OK, secret is out! For everyone who was wondering how I managed to stay warm during the Chinese wedding in the freezing rural village...I had these self-heating pads stuck to my back underneath my waistcoat. Inspired from Japan- they have limestones inside which react with the body and so heat up to keep you warm for about four hours on the go. There is no luxury of any Central Heating or AC there so this did the trick.
Exactly a year after we first met in London, we tied the knot on a cold day in the Chinese city of Yangzhou on the 31st of January 2017. Click here to see more photos.
The last time I stayed at a Kerry hotel was in Shanghai in 2012 (time really flies by...it feels like yesterday!). With that mind, I very much excited about checking out the Beijing branch of the Shangri-La group owned property. The best thing about the visit was that this is during the Chinese New Year - so it wasn't going to be as busy as one would experience otherwise.
Located in the heart of Beijing’s Central Business District (CBD), the Kerry Hotel is conveniently connected within waling distance to two luxury retail arcades offering plenty of tasty and convenient options for eating out (though, during this trip, most of them were empty because of Chinese New Year). The closest metro station is Guomao subway station (line one) and is only five stops away from Tiananmen Square and the Forbidden City.
Our experience started the moment we arrived. We were whisked away to check-in at the Club Lounge, where we were welcomed by the General Manager and the Communications Director. Complimentary welcome drinks, as well as personal welcome to make sure that my family and I had a carefree stay at the fabulous hotel, made the initial impression a positive one.
Some of the positive points of the hotel are that it offers a well-stocked complimentary bar in every room, complimentary wireless in rooms (naturally), and a paperless check-in that’s quick and easy. If you are staying at one of the Club level rooms, then there are added perks such as access to the Club Lounge, where you can have daily breakfast with stunning views across to Guomao in a quiet and much less crowded environment, and evening cocktail drinks and canape finger food from 5-8pm in the happy hour.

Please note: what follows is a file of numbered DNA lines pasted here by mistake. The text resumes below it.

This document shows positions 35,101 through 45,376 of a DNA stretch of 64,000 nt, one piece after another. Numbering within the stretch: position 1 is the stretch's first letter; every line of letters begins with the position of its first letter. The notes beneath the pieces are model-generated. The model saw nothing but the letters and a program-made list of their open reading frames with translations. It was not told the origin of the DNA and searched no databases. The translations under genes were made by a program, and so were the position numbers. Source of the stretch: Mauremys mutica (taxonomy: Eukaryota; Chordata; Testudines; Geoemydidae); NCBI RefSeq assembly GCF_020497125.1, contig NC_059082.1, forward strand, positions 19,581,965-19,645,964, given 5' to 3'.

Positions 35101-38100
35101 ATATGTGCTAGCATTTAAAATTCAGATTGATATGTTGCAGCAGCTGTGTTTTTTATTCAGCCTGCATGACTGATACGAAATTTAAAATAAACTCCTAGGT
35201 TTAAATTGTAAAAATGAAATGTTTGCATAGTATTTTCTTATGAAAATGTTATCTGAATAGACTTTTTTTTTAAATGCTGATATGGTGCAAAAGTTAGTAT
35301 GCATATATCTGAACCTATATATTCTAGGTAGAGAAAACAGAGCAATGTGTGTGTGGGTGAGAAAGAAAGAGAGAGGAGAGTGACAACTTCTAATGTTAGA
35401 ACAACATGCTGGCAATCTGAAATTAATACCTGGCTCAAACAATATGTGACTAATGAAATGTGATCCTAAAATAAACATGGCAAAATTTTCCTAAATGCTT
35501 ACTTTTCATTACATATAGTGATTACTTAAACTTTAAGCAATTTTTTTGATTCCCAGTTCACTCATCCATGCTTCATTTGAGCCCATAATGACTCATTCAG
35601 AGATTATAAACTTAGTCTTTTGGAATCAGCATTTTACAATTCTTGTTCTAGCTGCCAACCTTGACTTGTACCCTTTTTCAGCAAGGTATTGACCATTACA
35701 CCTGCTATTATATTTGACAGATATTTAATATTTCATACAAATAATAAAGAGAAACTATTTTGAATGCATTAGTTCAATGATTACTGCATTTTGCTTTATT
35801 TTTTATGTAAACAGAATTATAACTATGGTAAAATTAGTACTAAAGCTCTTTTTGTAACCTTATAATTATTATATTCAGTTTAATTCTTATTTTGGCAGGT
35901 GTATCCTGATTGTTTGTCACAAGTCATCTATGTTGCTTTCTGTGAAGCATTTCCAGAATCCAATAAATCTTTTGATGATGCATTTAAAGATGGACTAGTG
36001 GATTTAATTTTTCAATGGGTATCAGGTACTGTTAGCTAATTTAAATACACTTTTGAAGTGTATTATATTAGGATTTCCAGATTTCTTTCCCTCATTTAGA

The bathroom is an adventure waiting to be explored. With a built-in TV in the mirror, a bathtub for loved-up couples and a rain forest shower and an entire drawer filled with items like shaving cream, toothbrushes and luxury amenities, you'll be spoilt for choice. The Japanese-style toilet won't let you down either- it comes with a nifty set of buttons allowing you to conjure water to wash and massage the various unmentionable bits- keep it clean!.
The hotel's 24-hour gym is one of the best things ever, especially if you want to burn those calories while you are jet-lagged in the middle of the night (actually pilots and cabin crew may want to do that- the hotel is a preferred choice for United Airlines, Thai Airways and few other airlines).
Back around 10 years ago, most tourists were lured to try the Beijing Duck at 32 Qianmen Avenue in the old part of Beijing. Nowadays, almost every top hotel in the capital is offering the best authentic Beijing Duck experience), so it was no surprise that we were offered one of the nest dining experiences for eating Beijing Duck at the splendid Horizon Restaurant, which is located on the ground floor, just after the lobby. Guests are welcomed by traditional Chinese design elements like a wall of bamboo strips inspired by dim sum steam baskets, wooden cabinets to lock away personalised tea, and elegant pendant lamps. I would highly recommended booking in advance.
We tried ten of Horizon’s specialities, including their Ya Yuan Authentic Beijing Duck. If you want to try the dim sum set then that would be highly recommended to. It will simply blow your mind away. So, go ahead and bag a table next to the glassed-in duck ovens to watch the gifted Chef Yuan and his team roast these beautiful birds over a traditional jujube wood fire.